Hungarian Rhapsody No. 2, S.244/2, is the second in a set of 19 Hungarian Rhapsodies by composer Franz Liszt, and is by far the most famous of the set. Few other piano solos have achieved such widespread popularity, offering the pianist the opportunity to reveal exceptional skill as a virtuoso, while providing the listener with an immediate and irresistible musical appeal.

In both the original piano solo form and in the orchestrated version this composition has enjoyed widespread use in animated cartoons. Its themes have also served as the basis of several popular songs.

The Hungarian-born composer and pianist Franz Liszt was strongly influenced by the music heard in his youth, particularly Hungarian folk music, with its unique gypsy scale, rhythmic spontaneity and direct, seductive expression. These elements would eventually play a significant role in Liszt's compositions. Although this prolific composer's works are highly varied in style, a relatively large part of his output is nationalistic in character, the Hungarian Rhapsodies being an ideal example.

Composed in 1847 and dedicated to Count László Teleki, Hungarian Rhapsody No. 2 was first published as a piano solo in 1851 by Senff and Ricordi. Its immediate success and popularity on the concert stage soon led to an orchestrated version, arranged by the composer in collaboration with Franz Doppler, and published by Schuberth. In addition to the orchestral version, the composer arranged a piano duet version in 1874, published by Schuberth the following year.

By the late 19th century and early 20th century, the excruciating technical challenges of the piano solo version led to its acceptance as the "unofficial standard" by which every notable pianist would "prove his salt", usually as a smashing finale. It had become an expected staple of virtually every performance of the greatest pianists of the time. Offering an outstanding contrast to the serious and dramatic lassan, the following friska holds enormous appeal for audiences, with its simple alternating tonic and dominant harmonization, its energetic, toe-tapping rhythms, and breath-taking "pianistics".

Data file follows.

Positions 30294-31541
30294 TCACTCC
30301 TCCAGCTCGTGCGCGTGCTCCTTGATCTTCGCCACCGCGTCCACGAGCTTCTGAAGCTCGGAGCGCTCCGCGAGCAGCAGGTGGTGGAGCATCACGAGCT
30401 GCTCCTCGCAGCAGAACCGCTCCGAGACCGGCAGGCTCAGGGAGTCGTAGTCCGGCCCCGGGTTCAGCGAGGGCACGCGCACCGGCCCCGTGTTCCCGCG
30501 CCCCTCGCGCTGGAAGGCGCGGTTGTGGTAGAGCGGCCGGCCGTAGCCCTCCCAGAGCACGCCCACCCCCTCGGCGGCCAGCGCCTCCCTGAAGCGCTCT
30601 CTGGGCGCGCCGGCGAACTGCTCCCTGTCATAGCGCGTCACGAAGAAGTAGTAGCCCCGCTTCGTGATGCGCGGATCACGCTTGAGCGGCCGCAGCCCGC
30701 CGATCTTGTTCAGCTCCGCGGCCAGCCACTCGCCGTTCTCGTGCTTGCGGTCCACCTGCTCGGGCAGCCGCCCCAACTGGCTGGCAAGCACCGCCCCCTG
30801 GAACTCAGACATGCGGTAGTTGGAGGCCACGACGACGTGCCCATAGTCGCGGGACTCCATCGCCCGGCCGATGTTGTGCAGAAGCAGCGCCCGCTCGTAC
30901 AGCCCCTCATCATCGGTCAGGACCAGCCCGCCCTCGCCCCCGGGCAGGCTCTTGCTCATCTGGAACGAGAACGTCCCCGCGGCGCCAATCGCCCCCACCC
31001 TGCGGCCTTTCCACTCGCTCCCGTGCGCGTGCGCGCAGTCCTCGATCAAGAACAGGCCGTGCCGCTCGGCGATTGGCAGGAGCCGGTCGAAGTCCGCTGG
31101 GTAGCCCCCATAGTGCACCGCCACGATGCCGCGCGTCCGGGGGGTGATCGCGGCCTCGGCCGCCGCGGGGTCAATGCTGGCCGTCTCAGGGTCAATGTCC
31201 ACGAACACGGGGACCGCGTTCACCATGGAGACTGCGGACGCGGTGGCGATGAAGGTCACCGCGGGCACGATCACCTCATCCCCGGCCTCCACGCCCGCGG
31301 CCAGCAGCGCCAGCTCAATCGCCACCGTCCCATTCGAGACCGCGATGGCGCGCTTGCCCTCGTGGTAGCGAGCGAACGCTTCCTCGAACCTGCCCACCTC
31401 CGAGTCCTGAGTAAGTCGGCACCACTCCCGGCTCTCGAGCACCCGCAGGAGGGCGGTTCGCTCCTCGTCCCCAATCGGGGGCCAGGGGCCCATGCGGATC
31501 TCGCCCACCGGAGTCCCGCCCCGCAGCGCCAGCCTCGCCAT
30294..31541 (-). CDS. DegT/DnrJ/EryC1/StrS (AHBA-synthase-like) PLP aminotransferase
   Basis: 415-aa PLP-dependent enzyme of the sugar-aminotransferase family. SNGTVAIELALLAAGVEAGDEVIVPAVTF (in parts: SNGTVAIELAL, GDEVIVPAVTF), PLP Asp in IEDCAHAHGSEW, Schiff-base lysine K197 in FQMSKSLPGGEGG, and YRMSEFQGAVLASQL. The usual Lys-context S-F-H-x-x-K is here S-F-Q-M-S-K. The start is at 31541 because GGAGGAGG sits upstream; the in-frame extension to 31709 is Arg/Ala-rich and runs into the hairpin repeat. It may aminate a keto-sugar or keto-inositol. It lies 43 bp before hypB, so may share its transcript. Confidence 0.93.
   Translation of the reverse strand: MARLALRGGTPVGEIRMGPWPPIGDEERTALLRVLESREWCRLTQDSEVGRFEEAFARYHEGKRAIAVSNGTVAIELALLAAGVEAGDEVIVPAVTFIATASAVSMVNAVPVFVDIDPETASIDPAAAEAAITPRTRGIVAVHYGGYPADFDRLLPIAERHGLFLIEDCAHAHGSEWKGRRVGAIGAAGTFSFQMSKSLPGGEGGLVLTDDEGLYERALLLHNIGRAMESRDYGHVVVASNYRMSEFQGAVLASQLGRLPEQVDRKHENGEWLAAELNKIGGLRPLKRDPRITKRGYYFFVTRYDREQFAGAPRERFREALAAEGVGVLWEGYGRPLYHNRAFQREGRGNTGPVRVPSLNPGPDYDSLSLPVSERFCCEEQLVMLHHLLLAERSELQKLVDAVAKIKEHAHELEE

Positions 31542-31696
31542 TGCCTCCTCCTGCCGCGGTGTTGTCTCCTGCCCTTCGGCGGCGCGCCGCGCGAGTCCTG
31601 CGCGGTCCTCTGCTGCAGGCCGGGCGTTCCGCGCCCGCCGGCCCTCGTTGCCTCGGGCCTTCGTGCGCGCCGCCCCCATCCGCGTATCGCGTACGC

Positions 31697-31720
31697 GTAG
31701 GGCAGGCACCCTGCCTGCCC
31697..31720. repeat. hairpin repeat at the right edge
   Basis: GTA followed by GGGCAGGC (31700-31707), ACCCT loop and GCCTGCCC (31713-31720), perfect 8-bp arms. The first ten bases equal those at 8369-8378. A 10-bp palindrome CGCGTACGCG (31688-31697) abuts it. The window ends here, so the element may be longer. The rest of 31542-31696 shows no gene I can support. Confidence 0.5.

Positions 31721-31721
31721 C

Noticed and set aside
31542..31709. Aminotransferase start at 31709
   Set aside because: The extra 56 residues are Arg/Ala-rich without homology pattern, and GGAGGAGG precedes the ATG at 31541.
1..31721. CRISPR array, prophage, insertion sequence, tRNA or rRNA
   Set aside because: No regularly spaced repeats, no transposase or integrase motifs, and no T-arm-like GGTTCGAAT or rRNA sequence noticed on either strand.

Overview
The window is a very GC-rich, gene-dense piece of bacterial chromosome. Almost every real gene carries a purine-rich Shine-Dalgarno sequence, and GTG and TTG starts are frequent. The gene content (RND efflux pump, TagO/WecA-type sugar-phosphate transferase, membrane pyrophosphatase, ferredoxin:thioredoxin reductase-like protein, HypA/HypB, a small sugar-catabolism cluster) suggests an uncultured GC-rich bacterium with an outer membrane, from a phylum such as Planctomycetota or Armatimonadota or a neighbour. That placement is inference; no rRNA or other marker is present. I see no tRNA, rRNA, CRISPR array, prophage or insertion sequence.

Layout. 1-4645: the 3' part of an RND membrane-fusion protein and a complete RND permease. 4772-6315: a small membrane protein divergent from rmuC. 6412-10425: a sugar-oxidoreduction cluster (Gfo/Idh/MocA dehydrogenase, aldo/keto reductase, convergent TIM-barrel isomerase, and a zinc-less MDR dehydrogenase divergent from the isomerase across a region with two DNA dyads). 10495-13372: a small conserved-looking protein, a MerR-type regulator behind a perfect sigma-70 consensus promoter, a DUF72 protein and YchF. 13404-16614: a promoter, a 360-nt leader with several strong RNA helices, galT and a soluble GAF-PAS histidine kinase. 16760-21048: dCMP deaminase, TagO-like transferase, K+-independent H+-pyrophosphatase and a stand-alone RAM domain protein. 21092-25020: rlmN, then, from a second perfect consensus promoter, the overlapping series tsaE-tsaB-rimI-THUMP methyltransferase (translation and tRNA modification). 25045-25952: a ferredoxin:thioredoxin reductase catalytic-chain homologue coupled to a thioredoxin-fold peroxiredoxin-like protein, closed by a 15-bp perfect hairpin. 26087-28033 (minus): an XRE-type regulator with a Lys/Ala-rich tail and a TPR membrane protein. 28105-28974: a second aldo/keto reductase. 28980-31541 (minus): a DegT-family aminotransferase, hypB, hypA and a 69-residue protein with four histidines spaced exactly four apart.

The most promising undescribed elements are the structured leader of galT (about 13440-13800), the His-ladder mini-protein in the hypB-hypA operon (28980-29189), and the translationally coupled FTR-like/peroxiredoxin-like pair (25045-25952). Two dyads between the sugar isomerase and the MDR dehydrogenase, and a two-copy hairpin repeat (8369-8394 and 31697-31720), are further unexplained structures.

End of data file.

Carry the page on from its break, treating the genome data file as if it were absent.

The piece consists of two distinct sections.

The first is the lassan, with its brief but dramatic introduction. Although beginning on the C-sharp major triad, C-sharp minor is soon established as the home key. From this point on, the composer modulates freely, particularly to the tonic major and the relative major. The mood of the lassan is generally dark and melancholic, although it contains some playful and capricious moments.

The second section is the friska. It opens quietly in the key of F-sharp minor, but on its dominant chord, C sharp major, recalling a theme from the lassan. The alternating dominant and tonic harmonies quickly increase in volume, the tempo gaining momentum as the Friska's main theme (in F sharp major) is approached. At this point, the Friska begins its journey of ever-increasing energy and pianistic bravura, still underpinned by alternating tonic and dominant harmonies. Modulations are limited almost exclusively to the dominant (C sharp major) and the lowered mediant (A major). Before the final whirlwind of sound, a moment of calm prevails in the key of F sharp minor, recalling another of the lassan's themes, and is followed by the instruction, Cadenza ad lib. Finally, in the key of F-sharp major, there is a crescendo of prestissimo octaves, which ascend and then descend to cover almost the entire range of the keyboard and bringing the Rhapsody to a conclusion.

Liszt planned his choice of keys in a remarkably symmetrical fashion. Although the lassan's principal key is C sharp minor (with the appropriate key signature used throughout) the work opens on the tonic major chord, C sharp major. However, by bar 6, the minor tonality is established. This device provides a contrast which intensifies the generally dark and sombre character of the lassan. This procedure is directly reversed in the Friska. Although the principal key of the Friska is F sharp major, Liszt chooses to begin in the tonic minor key, F sharp minor, which is sustained until bar 51. For practical reasons of notation (i.e., the prolongation of the tonic minor key), Liszt chooses the key signature of F sharp minor, until the arrival of the main theme in F sharp Major. This time, the use of the more serious minor tonality is used as a contrast to the arrival of the playful and jubilant main theme of the Friska.

Most unusual in this composition is the composer's invitation for the performer to improvise an original cadenza, although most pianists choose to decline the invitation. In 1997 Marc-André Hamelin performed a cadenza that has since become famous for its originality, musicality and playfulness, and Sergei Rachmaninoff also wrote a famous cadenza for his interpretation. Other pianists have arranged their own versions of the Rhapsody with changes beyond that of simply adding a cadenza, most notably Vladimir Horowitz in 1953. (Wikipedia)

Please take note that I did NOT make the MIDI file.